The Argus (12)

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The Argus


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Immediately after the present Ministry were settled in office Chief Secretary, Mr Ramsay, in consultation with Mr Service, made a special investigation into the conduct of the police in connection with the Kelly outrage. Several interviews were held with Captain Standish, the chief commissioner. Mr Ramsay pointed out the length of time that had elapsed since the first outbreak had occurred, and intimated that unless a more effectual search for the outlaws took place it would be his duty to see that there was an immediate reorganisation of the police force. Various changes were made and movements adopted which were confidentially communicated to the press, but which it was not thought advisable in the interests of justice to make public. Among other recommendations that were adopted was the determination to withdraw the reward offered for information unless the Kellys were captured within a certain time, and there is no doubt that from what has since transpired this resolution has operated with good effect. When Superintendent Hare went to take charge of the Beechworth district he received orders from Mr Ramsay that the departmental routine must be set aside altogether, and that he was at liberty to pick his men and to make whatever arrangements he thought proper without interference from Melbourne , and that his expenses were not to be questioned by the department. In this way a great amount of energy has been latterly thrown into the search, and gradually the gang became aware that they were closely followed. Important information has, in fact, been in the hands of the police for some days past, and an outbreak in some direction was anticipated. News of the Beechworth outrage reached Melbourne on Sunday evening, and it was immediately communicated to the Chief Secretary. He found that the police did not purpose to start for the scene of the occurrence until the ordinary train on Monday morning, and he at once ordered a special train to start as early as possible on Sunday evening. It is now perfectly obvious that had this step not been taken, the old tale would have been repeated of another outrage and another disappearance of the gang. When the special arrived at Benalla, Superintendent Hare recommended that a pilot engine should sent in front, as he apprehended the bushrangers would endeavour to rip up the track, and this suggestion was acted upon. During yesterday morning Mr Ramsay communicated with Colonel Anderson, and made the suggestion that cannon should be sent up to batter down the house. He also telegraphed Superintendent Hare –‘Is it possible to construct a bullet proof shield or screen of deals backed with hardwood? This mounted on a dray might enable men to approach the house.’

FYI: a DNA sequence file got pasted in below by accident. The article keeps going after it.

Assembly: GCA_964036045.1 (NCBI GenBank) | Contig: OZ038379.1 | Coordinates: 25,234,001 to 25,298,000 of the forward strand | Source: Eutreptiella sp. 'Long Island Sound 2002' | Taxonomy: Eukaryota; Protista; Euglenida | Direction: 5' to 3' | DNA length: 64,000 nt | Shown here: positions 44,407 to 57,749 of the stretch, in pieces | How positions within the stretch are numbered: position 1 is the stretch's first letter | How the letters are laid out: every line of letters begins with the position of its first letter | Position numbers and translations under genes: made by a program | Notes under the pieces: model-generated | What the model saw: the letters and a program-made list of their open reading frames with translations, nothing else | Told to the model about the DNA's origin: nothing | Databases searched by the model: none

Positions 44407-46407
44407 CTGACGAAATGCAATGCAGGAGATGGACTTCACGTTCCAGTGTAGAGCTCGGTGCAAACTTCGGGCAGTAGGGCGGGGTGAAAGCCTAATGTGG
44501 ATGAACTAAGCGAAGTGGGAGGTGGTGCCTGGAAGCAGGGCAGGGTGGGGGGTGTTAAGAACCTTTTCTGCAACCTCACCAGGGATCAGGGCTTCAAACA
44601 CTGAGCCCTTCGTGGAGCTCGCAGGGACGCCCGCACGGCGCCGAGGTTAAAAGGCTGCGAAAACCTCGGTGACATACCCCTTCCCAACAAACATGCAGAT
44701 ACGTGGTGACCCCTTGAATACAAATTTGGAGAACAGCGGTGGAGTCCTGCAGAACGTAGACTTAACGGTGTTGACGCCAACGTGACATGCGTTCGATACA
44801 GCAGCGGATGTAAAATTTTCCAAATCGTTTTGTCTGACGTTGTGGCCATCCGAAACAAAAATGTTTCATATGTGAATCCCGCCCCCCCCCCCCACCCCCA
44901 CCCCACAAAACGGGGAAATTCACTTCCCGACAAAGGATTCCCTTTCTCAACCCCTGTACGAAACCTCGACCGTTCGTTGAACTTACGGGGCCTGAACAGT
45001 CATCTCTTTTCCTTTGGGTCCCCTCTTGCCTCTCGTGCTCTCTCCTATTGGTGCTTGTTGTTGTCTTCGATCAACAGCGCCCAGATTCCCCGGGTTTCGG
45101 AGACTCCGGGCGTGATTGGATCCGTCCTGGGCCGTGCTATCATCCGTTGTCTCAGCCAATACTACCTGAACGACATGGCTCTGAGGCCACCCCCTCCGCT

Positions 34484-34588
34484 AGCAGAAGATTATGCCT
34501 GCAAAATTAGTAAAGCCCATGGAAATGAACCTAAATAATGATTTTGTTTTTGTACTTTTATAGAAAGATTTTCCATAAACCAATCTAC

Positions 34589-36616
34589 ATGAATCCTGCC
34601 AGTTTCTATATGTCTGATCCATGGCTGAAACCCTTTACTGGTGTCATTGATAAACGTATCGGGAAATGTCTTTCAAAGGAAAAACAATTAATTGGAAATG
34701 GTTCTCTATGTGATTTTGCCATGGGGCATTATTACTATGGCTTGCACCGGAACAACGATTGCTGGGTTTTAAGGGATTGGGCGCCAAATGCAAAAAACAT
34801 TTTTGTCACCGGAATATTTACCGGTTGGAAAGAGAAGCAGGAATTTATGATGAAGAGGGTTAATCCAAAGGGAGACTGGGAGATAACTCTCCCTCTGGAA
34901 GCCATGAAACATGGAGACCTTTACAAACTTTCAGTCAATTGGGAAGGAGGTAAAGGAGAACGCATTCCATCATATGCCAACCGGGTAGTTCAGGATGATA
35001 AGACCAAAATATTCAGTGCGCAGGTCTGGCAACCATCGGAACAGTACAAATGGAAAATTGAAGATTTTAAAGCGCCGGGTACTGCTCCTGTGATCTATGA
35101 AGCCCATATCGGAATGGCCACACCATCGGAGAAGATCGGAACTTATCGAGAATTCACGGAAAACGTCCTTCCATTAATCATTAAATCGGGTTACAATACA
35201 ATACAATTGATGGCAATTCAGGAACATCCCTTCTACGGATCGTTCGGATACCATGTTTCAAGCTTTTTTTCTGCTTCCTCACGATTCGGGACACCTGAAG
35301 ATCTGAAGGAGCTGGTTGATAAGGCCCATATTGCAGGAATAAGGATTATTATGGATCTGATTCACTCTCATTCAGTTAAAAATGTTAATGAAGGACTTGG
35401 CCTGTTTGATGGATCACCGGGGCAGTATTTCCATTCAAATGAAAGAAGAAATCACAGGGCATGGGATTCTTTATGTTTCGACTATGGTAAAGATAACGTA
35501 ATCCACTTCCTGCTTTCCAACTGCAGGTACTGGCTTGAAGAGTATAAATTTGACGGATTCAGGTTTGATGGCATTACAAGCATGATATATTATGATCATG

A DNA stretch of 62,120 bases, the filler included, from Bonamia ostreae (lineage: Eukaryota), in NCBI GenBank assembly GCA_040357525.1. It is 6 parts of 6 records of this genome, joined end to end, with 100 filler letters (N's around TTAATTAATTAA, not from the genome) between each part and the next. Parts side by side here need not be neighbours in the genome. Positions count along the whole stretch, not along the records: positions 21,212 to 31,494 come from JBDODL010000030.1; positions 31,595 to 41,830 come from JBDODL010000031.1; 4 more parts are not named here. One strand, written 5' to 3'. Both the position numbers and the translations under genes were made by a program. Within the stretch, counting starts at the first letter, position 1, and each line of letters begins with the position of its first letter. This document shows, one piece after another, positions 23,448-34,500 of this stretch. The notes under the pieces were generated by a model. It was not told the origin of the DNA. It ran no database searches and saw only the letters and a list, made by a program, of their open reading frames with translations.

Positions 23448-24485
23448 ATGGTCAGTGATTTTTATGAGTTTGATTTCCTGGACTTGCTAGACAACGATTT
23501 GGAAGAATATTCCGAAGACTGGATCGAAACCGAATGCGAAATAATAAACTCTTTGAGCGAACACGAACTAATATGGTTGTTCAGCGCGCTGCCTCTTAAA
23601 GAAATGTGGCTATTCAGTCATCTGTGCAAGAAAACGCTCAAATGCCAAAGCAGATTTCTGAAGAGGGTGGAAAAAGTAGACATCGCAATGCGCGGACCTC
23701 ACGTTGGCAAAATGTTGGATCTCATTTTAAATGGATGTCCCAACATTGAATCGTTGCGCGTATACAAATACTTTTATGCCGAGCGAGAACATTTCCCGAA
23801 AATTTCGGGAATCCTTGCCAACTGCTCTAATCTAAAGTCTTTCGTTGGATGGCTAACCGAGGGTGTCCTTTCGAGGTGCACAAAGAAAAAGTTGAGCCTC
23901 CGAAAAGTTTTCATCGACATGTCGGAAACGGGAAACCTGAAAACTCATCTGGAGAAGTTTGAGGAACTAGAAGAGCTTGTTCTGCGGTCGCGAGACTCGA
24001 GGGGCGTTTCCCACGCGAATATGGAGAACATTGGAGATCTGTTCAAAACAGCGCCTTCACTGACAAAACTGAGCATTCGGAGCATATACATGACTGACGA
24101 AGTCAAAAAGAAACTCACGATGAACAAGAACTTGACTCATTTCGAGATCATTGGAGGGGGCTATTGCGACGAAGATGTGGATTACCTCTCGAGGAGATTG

As the day wore on, and it was doubtful whether the gang would be dislodged before dark, the Chief Secretary sent for Mr Ellery and asked him if he could proceed to Glenrowan by special train with the electric light, so as to prevent the escape of the murderers. Mr Ellery said that means could not be adopted in time to procure the light, and he also said that the light is so vivid and direct that it throws darks shadows, and probably would enable the bushrangers to escape rather than assist in effecting their capture. He recommended that bonfires be made round the building, which would lighten the space between them and it. This suggestion was also telegraphed to the officer in command.

Captain Standish was also directed by Mr Ramsay to proceed by special train with medical assistance, and Dr Chas Ryan was selected by the Chief Secretary to accompany Captain Standish on account of his experience in gunshot wounds, gained at the siege of Plevna and elsewhere.